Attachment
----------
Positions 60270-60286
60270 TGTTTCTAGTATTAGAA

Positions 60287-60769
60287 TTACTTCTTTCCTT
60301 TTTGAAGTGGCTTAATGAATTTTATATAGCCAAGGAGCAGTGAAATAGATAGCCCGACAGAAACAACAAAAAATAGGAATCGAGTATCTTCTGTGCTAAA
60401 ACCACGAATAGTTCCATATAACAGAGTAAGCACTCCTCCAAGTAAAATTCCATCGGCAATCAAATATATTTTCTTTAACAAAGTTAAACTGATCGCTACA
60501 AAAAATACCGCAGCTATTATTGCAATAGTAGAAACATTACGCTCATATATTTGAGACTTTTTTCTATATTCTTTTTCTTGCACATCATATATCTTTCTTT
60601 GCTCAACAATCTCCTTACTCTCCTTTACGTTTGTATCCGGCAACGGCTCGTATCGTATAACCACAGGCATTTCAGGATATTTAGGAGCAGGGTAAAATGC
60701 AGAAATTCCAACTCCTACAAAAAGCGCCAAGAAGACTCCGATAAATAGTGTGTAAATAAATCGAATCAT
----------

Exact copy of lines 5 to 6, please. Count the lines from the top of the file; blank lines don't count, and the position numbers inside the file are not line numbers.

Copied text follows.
60301 TTTGAAGTGGCTTAATGAATTTTATATAGCCAAGGAGCAGTGAAATAGATAGCCCGACAGAAACAACAAAAAATAGGAATCGAGTATCTTCTGTGCTAAA
60401 ACCACGAATAGTTCCATATAACAGAGTAAGCACTCCTCCAAGTAAAATTCCATCGGCAATCAAATATATTTTCTTTAACAAAGTTAAACTGATCGCTACA